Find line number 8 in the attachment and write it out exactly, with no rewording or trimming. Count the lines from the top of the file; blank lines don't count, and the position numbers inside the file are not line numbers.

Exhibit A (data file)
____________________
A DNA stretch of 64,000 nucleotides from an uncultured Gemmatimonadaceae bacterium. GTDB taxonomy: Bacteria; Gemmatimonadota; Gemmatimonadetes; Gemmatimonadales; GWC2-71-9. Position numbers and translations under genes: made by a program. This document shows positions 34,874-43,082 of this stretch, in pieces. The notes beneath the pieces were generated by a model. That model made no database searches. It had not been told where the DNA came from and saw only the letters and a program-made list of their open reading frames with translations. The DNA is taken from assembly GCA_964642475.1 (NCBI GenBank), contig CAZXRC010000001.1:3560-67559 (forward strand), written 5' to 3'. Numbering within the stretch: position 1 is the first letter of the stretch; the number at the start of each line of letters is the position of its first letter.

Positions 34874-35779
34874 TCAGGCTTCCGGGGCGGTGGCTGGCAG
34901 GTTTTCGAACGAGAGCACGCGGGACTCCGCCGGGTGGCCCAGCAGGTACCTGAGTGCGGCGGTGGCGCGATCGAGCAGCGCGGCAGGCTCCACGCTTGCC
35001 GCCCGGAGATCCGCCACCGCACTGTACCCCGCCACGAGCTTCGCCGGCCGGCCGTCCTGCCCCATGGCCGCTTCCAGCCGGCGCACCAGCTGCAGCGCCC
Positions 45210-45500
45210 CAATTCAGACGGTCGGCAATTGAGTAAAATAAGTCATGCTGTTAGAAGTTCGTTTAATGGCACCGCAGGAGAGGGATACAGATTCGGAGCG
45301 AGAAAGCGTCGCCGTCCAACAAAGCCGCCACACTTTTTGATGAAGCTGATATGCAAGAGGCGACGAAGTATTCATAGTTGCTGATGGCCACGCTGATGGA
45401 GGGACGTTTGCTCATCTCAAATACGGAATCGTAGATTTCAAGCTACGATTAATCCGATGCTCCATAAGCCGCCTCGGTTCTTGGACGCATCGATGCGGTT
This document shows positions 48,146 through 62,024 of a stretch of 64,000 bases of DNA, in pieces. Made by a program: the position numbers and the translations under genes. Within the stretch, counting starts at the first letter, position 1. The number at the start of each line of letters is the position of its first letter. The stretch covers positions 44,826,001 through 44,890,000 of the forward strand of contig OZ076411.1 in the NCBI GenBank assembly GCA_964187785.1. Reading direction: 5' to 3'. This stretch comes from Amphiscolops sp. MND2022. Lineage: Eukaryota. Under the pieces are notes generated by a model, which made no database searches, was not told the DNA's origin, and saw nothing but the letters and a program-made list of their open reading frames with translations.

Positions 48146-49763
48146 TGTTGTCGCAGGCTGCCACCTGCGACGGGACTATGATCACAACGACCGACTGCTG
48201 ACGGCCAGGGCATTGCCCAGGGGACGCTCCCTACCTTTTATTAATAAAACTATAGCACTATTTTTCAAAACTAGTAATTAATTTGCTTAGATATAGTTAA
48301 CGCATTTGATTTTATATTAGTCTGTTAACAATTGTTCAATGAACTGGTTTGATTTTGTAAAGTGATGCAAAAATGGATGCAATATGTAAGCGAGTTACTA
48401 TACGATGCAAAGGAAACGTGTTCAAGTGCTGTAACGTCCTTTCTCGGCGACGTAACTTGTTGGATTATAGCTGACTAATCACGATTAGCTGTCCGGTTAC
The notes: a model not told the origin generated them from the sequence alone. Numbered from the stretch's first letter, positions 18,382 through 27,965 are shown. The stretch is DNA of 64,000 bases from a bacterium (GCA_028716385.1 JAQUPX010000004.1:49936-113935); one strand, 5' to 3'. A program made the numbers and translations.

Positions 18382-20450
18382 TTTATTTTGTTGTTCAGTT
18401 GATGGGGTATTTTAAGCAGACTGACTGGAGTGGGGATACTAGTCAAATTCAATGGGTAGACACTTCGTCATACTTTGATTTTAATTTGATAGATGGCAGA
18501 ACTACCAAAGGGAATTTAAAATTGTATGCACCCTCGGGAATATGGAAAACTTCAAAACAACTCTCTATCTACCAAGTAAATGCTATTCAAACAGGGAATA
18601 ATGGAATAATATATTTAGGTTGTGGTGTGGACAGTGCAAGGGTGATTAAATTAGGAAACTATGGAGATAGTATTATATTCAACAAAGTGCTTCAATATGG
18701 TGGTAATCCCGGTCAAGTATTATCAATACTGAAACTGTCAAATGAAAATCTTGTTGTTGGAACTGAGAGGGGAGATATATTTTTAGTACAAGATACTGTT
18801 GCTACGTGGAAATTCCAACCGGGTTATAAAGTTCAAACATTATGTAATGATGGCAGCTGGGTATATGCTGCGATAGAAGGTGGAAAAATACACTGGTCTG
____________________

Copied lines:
45301 AGAAAGCGTCGCCGTCCAACAAAGCCGCCACACTTTTTGATGAAGCTGATATGCAAGAGGCGACGAAGTATTCATAGTTGCTGATGGCCACGCTGATGGA